Sunday, November 17, 2013

DIY Grooming Your Dog

Ever since we got Rufio, I've been too lazy to take on home-grooming, until earlier this year when our favorite groomer moved away, and the new one nicked his sack (it was empty, because he's neutered, but it still got infected). He never liked going to the groomer's anyways, so after the injury, I decided it was time to learn to groom. 

In March of this year, I took my budgeted grooming money and bought this Wahl grooming kit from Target. I watched a few youtube videos and went to it. 

Rufio in desperate need of grooming. Where are his eyes? 

That first groom was an experience in learning to trust each other. Rufio and I have a very close, trusting relationship, but the electric clipper took it to a whole new level. He's very compliant when I'm grooming him, and I think he prefers my amateur grooming to the scary professional groomers. 

Yesterday I did my fourth groom, and I finally feel like I've got the hang of it. This post is not a tutorial. It's a "You can do it too!" encouragement post. 

Here's my the method:

1. Wash. I wash Rufio on a Friday night after we've done our evening walk. That gives him the entire night to dry, because I don't blow-dry him. 

2. Comb. I comb Rufio on Saturday morning after he's fully dry. I work out any mats and basically prep his fur for the clippers. 

3. Groom Station. I groom him on the back patio on Saturday mornings, because Zane can watch Daisy, and it's usually still cool enough to work outside. I would never recommend grooming indoors, because fur gets everywhere. My first groom was in the garage, and even that was a beast to clean up. 

I sit on newspaper and keep the things I need right next to me: scissors, comb, clippers, oil and clipper brush. The rest of my supplies is on the chair away from the fur. 

Sorry for the blur. I need to clean my iPhone lens.

4. Grooming the Fur. I start without a guard and shave the genital area and around his anus. I start there because the clippers aren't hot, and they're the most delicate areas. Then I slap the shortest guard on and go to town on his back, legs, and belly. Lastly, I use the scissors to shape his face, feet, and tail. I also use scissors to trim the hair between the pads of his feet. 

5. Ears, Nails, Anal Glands. After his body is in order, I gently pull out the hair from his ear canals. This takes a lot of patience for both of us. He dislikes this, but with lots of "Good boy"'s and breaks for petting, he endures to the end. I try to tell him that it's to prevent ear infections, but he doesn't get it.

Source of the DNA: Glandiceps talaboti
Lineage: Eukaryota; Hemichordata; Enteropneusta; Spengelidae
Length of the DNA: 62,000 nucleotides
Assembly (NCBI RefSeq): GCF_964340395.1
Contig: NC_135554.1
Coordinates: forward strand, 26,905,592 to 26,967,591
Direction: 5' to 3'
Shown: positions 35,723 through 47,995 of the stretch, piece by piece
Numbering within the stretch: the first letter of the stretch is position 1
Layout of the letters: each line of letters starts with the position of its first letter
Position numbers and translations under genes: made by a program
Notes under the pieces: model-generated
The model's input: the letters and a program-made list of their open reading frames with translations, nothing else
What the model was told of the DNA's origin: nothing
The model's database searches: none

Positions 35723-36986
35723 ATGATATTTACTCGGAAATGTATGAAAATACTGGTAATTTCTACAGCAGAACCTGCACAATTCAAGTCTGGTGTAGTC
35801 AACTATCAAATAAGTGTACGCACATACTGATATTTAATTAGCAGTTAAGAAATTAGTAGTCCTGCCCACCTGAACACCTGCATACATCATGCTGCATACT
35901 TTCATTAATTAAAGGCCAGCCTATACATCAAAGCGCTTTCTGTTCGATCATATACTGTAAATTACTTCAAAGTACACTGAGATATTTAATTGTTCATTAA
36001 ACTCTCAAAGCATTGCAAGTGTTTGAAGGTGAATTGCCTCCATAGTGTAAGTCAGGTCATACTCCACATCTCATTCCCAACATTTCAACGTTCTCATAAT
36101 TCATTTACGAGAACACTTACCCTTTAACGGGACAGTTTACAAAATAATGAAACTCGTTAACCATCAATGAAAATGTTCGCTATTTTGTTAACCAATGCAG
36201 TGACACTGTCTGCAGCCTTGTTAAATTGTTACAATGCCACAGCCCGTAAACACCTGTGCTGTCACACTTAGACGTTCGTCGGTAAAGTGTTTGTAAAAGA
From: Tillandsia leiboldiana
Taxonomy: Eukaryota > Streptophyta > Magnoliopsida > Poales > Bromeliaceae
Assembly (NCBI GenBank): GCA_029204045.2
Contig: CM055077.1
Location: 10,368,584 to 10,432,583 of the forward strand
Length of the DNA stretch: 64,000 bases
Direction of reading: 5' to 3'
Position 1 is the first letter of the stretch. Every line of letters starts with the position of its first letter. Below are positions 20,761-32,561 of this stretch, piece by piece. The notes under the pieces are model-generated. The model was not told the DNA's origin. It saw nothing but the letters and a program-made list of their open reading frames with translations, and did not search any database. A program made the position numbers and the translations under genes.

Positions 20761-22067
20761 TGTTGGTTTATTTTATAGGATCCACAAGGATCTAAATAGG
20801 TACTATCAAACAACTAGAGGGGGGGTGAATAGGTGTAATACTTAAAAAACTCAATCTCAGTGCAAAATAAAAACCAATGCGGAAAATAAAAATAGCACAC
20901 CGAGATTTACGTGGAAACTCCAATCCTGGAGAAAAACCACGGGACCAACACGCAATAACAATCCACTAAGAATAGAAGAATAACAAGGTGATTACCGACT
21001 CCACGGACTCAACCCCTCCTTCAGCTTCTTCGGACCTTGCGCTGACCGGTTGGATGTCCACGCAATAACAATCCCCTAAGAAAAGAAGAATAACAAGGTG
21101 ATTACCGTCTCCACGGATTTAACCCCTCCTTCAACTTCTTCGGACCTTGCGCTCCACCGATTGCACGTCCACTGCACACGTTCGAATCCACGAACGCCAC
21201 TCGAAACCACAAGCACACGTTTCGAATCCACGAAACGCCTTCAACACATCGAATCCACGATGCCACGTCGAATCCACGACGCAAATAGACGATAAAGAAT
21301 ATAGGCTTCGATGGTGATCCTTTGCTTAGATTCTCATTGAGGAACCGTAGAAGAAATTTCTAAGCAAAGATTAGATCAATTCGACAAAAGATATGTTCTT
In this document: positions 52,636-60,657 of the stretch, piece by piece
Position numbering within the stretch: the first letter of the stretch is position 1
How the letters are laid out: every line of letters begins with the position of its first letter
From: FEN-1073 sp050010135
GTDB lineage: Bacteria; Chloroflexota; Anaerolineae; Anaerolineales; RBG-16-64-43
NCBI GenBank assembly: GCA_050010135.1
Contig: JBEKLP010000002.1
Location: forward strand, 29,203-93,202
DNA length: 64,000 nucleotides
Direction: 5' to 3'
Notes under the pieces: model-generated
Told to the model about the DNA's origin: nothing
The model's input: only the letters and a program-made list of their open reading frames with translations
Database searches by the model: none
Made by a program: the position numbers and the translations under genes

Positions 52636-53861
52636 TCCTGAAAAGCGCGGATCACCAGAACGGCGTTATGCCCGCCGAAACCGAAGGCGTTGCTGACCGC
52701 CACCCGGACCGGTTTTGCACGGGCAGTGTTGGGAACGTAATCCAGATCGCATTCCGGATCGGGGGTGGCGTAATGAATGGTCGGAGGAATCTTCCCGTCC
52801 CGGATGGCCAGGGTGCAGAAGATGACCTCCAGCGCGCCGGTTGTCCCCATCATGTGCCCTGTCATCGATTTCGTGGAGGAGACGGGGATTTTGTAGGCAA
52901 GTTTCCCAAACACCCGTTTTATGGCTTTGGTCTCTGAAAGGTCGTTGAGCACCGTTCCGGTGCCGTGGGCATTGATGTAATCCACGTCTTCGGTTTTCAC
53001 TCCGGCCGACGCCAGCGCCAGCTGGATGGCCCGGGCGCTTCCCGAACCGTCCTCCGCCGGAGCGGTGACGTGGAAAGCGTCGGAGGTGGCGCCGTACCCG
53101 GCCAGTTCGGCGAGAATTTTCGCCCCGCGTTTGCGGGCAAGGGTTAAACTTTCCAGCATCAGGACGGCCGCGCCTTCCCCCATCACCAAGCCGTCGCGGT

I bought nail clippers in March, but only used them once. I'm too afraid of cutting his quick, so I usually just file them when necessary. So far it hasn't been a problem, but I'm dreading the day that I have to really work on his nails. He's not as patient about his nails. 

I have never expressed his anal glands, but I've heard the vet will do it for you. 

Clean up. I always end up covered with fur. I wash my grooming clothes with the towel we used to dry him after his bath. I always do a rinse cycle first, regular wash cycle, then put them in the dryer. By the end of the drying the hair is mostly out, but I reserve these clothes for grooming, because there are usually rogue hairs that linger.  

I clean the clippers as the instructions say, then wipe off my scissors, clipper guards, and comb with my shirt. I sweep all the fur into our yard because it's bio-degradable!

Time. Not including his bath the night before, the Saturday morning grooming process takes me about two hours. It's not my favorite thing to do, and I would never groom anyone else's dog, but it saves me money and anxiety about Rufio's well-being, so it's worth it!

Freshly groomed Rufio. 

I'm not a perfectionist, so Rufio often looks "rugged" after a groom, but it's not about looking perfect. I'm a low-maintenance groomer, very non-professional. I like having the ability and confidence to do this myself, and I'm saving $50 a quarter (that's $200/year!). 

Post a Comment